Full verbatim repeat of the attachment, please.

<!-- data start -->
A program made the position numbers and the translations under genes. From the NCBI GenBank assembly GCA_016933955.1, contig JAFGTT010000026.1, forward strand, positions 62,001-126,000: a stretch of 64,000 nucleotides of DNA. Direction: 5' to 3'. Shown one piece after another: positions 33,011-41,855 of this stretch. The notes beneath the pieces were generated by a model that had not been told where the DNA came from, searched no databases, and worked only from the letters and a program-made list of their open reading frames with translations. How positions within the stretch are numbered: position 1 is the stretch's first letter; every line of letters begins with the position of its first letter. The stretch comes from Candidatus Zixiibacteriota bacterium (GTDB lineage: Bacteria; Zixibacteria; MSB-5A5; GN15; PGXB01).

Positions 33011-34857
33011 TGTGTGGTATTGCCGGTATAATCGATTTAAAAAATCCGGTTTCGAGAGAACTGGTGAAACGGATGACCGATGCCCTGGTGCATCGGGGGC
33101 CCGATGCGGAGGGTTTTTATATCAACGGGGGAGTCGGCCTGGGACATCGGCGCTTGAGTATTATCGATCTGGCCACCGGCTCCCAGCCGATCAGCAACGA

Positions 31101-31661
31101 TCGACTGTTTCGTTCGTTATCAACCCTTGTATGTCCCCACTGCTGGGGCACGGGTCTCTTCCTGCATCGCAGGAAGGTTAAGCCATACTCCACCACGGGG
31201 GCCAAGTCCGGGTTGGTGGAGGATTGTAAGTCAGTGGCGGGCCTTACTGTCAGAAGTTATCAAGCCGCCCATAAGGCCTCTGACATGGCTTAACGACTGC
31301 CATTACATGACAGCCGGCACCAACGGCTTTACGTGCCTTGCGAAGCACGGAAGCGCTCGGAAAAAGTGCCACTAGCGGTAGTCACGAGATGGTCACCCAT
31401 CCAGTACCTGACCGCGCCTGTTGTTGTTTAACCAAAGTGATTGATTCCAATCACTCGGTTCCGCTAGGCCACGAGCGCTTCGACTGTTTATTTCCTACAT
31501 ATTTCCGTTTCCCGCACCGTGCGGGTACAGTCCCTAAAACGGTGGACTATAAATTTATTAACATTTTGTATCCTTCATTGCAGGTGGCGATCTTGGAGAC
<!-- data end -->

A program made the position numbers and the translations under genes. From the NCBI GenBank assembly GCA_016933955.1, contig JAFGTT010000026.1, forward strand, positions 62,001-126,000: a stretch of 64,000 nucleotides of DNA. Direction: 5' to 3'. Shown one piece after another: positions 33,011-41,855 of this stretch. The notes beneath the pieces were generated by a model that had not been told where the DNA came from, searched no databases, and worked only from the letters and a program-made list of their open reading frames with translations. How positions within the stretch are numbered: position 1 is the stretch's first letter; every line of letters begins with the position of its first letter. The stretch comes from Candidatus Zixiibacteriota bacterium (GTDB lineage: Bacteria; Zixibacteria; MSB-5A5; GN15; PGXB01).

Positions 33011-34857
33011 TGTGTGGTATTGCCGGTATAATCGATTTAAAAAATCCGGTTTCGAGAGAACTGGTGAAACGGATGACCGATGCCCTGGTGCATCGGGGGC
33101 CCGATGCGGAGGGTTTTTATATCAACGGGGGAGTCGGCCTGGGACATCGGCGCTTGAGTATTATCGATCTGGCCACCGGCTCCCAGCCGATCAGCAACGA

Positions 31101-31661
31101 TCGACTGTTTCGTTCGTTATCAACCCTTGTATGTCCCCACTGCTGGGGCACGGGTCTCTTCCTGCATCGCAGGAAGGTTAAGCCATACTCCACCACGGGG
31201 GCCAAGTCCGGGTTGGTGGAGGATTGTAAGTCAGTGGCGGGCCTTACTGTCAGAAGTTATCAAGCCGCCCATAAGGCCTCTGACATGGCTTAACGACTGC
31301 CATTACATGACAGCCGGCACCAACGGCTTTACGTGCCTTGCGAAGCACGGAAGCGCTCGGAAAAAGTGCCACTAGCGGTAGTCACGAGATGGTCACCCAT
31401 CCAGTACCTGACCGCGCCTGTTGTTGTTTAACCAAAGTGATTGATTCCAATCACTCGGTTCCGCTAGGCCACGAGCGCTTCGACTGTTTATTTCCTACAT
31501 ATTTCCGTTTCCCGCACCGTGCGGGTACAGTCCCTAAAACGGTGGACTATAAATTTATTAACATTTTGTATCCTTCATTGCAGGTGGCGATCTTGGAGAC